Just before Christmas, AMD released information of the restructuring and cutbacks that went on in November. As a result of the restructuring, it was estimated that more cutbacks were likely in 2009 and it looks like we could be seeing the first of those this month. AMD reports that it plans to cut 1,100 workers, or 9 percent of its global staff, and slash the paychecks of current workers still employed.
As the global economy continues to plummet, companies are taking a hit below the belt, laying off employees, restructuring and regrouping in hopes of staying afloat in a sea of financial misery. Although last week's CES '09 exposition seemed hopeful in re-energizing the electronics industry, reports of cutbacks continue to worm their way into the media and offer consumers little hope.
Just yesterday, Intel reported that its fourth-quarter profits fell 90 percent. Overall sales fell 23 percent as well, revealing just how drastic PC sales have declined during the financial crisis. AutoDesk also reported layoffs, cutting back 10 percent of its staff, or 750 employees. Motorola also reduced its workforce by 6 percent, or 4,000 workers. Internet giant Google has even slashed its staff by 100 workers.
AMD, the second largest PC microprocessor manufacturer and Intel's main rival, is the latest industry giant to report hard times, saying that it plans to cut 1,100 jobs - or 9 percent of its global staff - and reduce the paychecks of current employees. These cuts will be the third round of layoffs for the chip manufacturer in the last year, with 1,600 employees released in early 2008. Then towards the end of December, details emerged in the form of an SEC filing, which showed the company laying off another 600 people; 100 more than the initial figure of 500 an AMD spokesperson announced in November. One of the knock on effects of the extra 100 layoffs was that the company’s total cost of restructuring for Q4 shot up to $70 million, $20 million more than the estimated $50 million earlier in the quarter.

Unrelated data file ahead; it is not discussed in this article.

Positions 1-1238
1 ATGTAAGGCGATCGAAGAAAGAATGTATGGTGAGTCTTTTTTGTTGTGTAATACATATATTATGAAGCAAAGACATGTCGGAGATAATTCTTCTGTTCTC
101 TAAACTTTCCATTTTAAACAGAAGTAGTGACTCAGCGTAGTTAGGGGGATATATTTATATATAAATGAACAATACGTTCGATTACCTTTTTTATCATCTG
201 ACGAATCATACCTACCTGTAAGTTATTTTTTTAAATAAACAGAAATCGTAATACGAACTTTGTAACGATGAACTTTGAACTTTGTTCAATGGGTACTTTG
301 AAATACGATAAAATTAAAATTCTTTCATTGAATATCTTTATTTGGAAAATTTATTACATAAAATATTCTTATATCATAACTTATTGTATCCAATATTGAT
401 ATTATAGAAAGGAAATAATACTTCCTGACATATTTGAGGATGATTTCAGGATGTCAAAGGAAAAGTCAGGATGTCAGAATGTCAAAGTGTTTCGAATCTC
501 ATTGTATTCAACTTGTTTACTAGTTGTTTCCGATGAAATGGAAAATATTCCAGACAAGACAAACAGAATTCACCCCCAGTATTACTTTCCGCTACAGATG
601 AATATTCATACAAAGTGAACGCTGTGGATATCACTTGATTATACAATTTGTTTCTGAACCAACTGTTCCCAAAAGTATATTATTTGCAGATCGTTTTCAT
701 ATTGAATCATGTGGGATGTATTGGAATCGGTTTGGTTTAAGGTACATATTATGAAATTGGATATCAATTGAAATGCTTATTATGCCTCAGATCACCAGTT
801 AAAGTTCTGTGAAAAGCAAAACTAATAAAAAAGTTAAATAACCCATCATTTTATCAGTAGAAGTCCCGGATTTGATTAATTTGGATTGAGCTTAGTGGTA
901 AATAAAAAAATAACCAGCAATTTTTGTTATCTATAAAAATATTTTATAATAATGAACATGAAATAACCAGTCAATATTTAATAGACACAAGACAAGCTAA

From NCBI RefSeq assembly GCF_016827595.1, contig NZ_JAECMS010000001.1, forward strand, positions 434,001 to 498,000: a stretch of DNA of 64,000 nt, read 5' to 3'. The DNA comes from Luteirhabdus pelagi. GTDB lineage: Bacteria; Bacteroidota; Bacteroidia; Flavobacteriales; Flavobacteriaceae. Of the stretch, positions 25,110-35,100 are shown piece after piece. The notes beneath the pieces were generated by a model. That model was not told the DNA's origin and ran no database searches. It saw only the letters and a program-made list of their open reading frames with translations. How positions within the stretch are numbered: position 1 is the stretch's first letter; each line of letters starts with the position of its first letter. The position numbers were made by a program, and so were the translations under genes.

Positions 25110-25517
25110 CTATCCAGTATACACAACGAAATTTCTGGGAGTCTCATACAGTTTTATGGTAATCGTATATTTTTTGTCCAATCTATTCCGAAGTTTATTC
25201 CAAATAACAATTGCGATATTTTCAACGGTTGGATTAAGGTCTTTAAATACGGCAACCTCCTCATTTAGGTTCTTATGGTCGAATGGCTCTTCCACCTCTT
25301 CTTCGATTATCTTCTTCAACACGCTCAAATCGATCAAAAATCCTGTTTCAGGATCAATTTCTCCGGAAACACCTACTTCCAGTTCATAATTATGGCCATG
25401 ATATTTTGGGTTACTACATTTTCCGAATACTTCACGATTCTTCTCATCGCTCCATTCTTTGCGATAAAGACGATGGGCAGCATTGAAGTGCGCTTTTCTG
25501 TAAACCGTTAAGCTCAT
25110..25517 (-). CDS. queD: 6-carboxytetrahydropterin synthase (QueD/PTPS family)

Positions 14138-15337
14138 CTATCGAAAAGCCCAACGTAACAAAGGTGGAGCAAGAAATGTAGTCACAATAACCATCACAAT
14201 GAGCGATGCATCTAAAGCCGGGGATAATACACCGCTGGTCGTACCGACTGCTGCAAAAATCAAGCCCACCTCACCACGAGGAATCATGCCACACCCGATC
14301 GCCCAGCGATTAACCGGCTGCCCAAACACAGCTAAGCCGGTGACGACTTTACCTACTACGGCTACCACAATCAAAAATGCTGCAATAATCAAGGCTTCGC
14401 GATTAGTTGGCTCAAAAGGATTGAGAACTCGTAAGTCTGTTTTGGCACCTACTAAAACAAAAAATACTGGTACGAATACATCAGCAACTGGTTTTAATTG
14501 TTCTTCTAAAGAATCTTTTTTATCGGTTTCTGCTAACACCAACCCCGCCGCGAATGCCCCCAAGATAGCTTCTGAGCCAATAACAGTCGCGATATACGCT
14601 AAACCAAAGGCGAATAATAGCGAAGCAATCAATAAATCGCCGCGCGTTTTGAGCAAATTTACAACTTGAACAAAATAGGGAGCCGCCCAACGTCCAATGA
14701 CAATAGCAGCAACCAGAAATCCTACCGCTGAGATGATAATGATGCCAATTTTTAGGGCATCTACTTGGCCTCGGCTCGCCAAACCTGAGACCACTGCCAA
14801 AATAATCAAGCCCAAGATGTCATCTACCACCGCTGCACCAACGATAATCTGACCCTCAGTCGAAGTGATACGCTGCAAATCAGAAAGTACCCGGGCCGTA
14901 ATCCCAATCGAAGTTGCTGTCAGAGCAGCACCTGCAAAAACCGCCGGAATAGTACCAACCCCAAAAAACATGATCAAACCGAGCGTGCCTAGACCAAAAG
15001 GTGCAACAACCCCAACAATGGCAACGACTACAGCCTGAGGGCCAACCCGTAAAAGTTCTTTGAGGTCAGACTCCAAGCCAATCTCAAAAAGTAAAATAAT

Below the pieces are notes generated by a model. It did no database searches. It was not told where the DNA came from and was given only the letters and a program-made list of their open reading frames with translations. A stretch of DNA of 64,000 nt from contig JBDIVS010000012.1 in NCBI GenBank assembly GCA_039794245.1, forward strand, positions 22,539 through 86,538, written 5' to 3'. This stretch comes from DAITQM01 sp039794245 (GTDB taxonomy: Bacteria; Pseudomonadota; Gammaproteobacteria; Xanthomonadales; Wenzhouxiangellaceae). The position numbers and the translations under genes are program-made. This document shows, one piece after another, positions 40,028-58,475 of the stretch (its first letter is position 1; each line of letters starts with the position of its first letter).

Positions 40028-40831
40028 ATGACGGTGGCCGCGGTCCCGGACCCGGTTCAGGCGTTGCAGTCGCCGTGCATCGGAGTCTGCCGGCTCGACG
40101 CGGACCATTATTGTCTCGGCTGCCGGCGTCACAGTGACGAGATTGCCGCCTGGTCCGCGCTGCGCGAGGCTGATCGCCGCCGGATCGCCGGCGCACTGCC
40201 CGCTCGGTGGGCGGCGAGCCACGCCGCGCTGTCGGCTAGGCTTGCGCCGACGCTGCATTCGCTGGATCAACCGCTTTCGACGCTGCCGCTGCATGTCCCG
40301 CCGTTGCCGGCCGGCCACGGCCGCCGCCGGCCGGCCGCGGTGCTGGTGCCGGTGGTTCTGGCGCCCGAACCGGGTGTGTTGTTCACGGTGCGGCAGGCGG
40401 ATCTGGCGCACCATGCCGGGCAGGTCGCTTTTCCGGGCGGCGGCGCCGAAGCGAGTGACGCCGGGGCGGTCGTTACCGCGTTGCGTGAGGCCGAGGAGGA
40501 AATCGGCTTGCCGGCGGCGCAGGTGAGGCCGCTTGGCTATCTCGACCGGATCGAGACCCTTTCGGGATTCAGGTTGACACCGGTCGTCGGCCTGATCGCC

And while AMD today also announced the impairment of another $62 million of intangible assets (expenses), the company is still recovering from product delays and a $5.6 billion debt stemming from its acquisition of ATI Technologies. AMD reported in a regulatory filing that it would take a $622 charge related to ATI's acquisition, writing down the graphics chip manufacturer's value lower than the original acquisition price; AMD previously reduced ATI's worth nearly $2.5 billion.
According to the company, 900 of the 1,200 terminated employees will come from the main corporation, however the additional 3,000 employees will come from attrition and the sale of a business unit. The company also said that cuts in pay for current employees will only be temporary, with AMD's CEO and Executive Chairman - Dirk Meyer and Hector Ruiz respectively - will taking the largest pay cut: a whopping 20 percent reduction. Salaried workers will see a 10 percent reduction in pay, whereas hourly employees will receive 5 percent less a paycheck. Other top management employees - including vice presidents - will take a 15 percent hit in the wallet.
Surprisingly, AMD shares actually rose 3 cents to $2.29 at 4 p.m. Friday in the New York Stock Exchange. Since the beginning of 2008, its shares have fallen almost 70 percent, however currently there are 12,000 workers still employed, with an additional 3,000 unaffected workers residing in the spinoff company.